How to Calculate Damping Ratio and Natural Frequency of a Mass Spring Damper system, excluding air resistance?

In summary, I need the damping ratio and damped frequency of a system excluding air resistance, as the system will be operating in a vacuum. The system can be modeled as a mass-spring-damper, and the results I've got from an experiment conducted in air give me a damping ratio and frequency with air resistance. I want to know what the damping ratio and damped frequency of the system will be when it's operating in a vacuum. The system is like a long flexible beam. I've attached a diagram below showing the experiment setup before the string is cut and measurements taken.

I've run an experiment on a system (attached a known weight to the system using string and then cut the string, recorded it with a camera, and then used Tracker software) to find the damping ratio and damped frequency of the system. I've noticed in my analysis that as the oscillations reduce in amplitude, the damping ratio appears to decrease, and the frequency increase. This is most likely due to air resistance (which using the drag equation is related to velocity squared), so as the amplitude decreases, the velocity decreases and so does the drag and therefore the system is less damped.

Is there any way to mathematically calculate the damping ratio and frequency of the system excluding air resistance (the system will be in a vacuum environment).

So far I've taken the standard mass spring damper equation: $$m\frac{d^2x}{dt^2} + c\frac{dx}{dt} + kx = 0$$ If you then add air resistance, $$\frac{1}{2}\rho C_dAv^2$$ You get this, $$m\frac{d^2x}{dt^2} + c\frac{dx}{dt}+\frac{1}{2}\rho C_dA\frac{dx}{dt}^2+ kx = 0$$

You can then say $$c' = (c + \frac{1}{2}\rho C_dA\frac{dx}{dt})$$ and the new damping part of the equation is $$c'\frac{dx}{dt}$$ which simplifies the equation to: $$m\frac{d^2x}{dt^2} + c'\frac{dx}{dt} + kx = 0$$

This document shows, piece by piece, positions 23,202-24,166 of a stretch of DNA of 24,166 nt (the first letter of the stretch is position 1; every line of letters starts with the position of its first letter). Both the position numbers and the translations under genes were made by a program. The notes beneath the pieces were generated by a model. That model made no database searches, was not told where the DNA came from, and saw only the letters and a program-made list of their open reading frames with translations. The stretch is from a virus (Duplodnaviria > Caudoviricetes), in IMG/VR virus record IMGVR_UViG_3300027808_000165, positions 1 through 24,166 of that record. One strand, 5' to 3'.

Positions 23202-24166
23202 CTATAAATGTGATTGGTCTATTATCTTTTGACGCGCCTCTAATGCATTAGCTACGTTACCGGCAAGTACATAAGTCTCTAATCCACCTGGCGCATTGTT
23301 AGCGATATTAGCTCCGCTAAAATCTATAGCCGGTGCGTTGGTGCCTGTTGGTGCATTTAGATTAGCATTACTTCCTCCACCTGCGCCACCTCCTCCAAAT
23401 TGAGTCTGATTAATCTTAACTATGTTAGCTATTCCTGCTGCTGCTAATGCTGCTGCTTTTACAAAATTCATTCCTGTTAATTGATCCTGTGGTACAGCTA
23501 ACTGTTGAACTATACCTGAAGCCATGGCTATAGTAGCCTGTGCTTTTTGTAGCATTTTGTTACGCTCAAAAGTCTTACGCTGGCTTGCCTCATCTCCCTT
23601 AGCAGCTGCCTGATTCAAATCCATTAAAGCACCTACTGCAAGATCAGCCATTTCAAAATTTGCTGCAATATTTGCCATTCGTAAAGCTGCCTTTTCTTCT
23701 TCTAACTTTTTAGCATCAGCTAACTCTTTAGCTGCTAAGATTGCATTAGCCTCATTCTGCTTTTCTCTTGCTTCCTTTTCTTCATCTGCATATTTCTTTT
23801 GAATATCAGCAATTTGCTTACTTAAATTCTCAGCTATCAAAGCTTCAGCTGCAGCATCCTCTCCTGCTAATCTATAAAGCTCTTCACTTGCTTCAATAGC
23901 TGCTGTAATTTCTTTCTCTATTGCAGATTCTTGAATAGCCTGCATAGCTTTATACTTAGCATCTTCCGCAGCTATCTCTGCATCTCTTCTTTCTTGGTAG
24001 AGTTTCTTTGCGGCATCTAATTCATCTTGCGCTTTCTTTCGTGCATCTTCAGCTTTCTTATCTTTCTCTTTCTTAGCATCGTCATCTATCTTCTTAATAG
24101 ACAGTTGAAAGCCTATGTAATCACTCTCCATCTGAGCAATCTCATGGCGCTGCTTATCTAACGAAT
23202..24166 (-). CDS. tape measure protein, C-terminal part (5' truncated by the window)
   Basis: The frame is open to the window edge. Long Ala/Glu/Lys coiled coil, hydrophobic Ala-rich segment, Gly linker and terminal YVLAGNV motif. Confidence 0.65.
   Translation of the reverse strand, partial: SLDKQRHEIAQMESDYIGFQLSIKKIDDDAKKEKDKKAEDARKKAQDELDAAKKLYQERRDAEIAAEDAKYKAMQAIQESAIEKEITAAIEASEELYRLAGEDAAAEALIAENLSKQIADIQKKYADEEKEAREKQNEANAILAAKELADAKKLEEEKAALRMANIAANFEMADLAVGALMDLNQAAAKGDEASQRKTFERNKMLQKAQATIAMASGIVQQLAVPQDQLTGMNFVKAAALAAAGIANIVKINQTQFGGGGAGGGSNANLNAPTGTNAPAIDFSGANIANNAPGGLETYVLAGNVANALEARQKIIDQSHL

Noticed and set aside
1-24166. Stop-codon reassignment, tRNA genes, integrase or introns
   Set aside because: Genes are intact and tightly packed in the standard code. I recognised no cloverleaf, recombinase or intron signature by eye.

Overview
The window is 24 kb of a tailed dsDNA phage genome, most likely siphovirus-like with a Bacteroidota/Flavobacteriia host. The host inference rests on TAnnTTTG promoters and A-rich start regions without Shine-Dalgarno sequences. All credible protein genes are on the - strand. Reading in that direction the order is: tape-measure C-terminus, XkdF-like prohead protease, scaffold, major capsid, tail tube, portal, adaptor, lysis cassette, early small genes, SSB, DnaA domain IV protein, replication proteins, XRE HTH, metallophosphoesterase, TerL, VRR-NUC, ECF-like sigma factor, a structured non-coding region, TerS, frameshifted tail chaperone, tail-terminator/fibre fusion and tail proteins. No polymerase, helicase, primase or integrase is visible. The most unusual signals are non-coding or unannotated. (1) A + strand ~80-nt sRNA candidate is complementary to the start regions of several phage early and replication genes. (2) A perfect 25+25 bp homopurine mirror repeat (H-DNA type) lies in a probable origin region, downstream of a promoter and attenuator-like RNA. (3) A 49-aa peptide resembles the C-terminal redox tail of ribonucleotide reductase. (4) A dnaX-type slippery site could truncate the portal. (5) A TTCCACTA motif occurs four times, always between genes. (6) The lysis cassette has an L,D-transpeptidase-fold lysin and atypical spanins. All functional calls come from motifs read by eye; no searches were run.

It gets a little more complicated, because my system is effectively a beam, with length R, with the weight attached at the end. Therefore velocity isn't constant along the length of the beam. So if you say v = wr, to convert to angular velocity as that is constant along the beam, then integrate the drag equation along the length of the beam, you can find the total force across the whole beam.

I can then solve the equation fine using a general Soln for the 2nd Order DE, but I can't figure out a way to get an equation excluding drag to find c.

I then tried changing the equation to angular, so using moment of inertia instead of mass, dtheta/dt instead of dx/dt, exc, so that I could then use laplace transform on the equation but that was a bit of dead end.

I have values for the moment of inertia, I, the frequency, w, and damping coefficient including air resistance, c', damping ratio of the system including air resistance, lambda, and the initial displacement, x, and the spring stiffness of the system, k.

Any guidance or help would be very appreciated.

• You might want to re look the term $\frac{1}{2}\rho C_dA (\frac{dx}{dt})^2$ if $\rho,\ C_d,\ A$ are constants. A damping force acts against the velocity direction. by using the square term $(\frac{dx}{dt})^2$, the force is always the same sign and need not have the opposite sign to velocity.
– AJN
Commented Aug 19, 2022 at 8:33
• 1 Shouldn't you also have to account for the friction in the pulley system and the drag of the weight ? 2 Would it be possible to repeat the experiment in vacuum or partial vacuum ? 3 Are, $m,\ k,\ x,\ dx/dt,\ d^2x/dt^2$ well known ?
– AJN
Commented Aug 19, 2022 at 8:38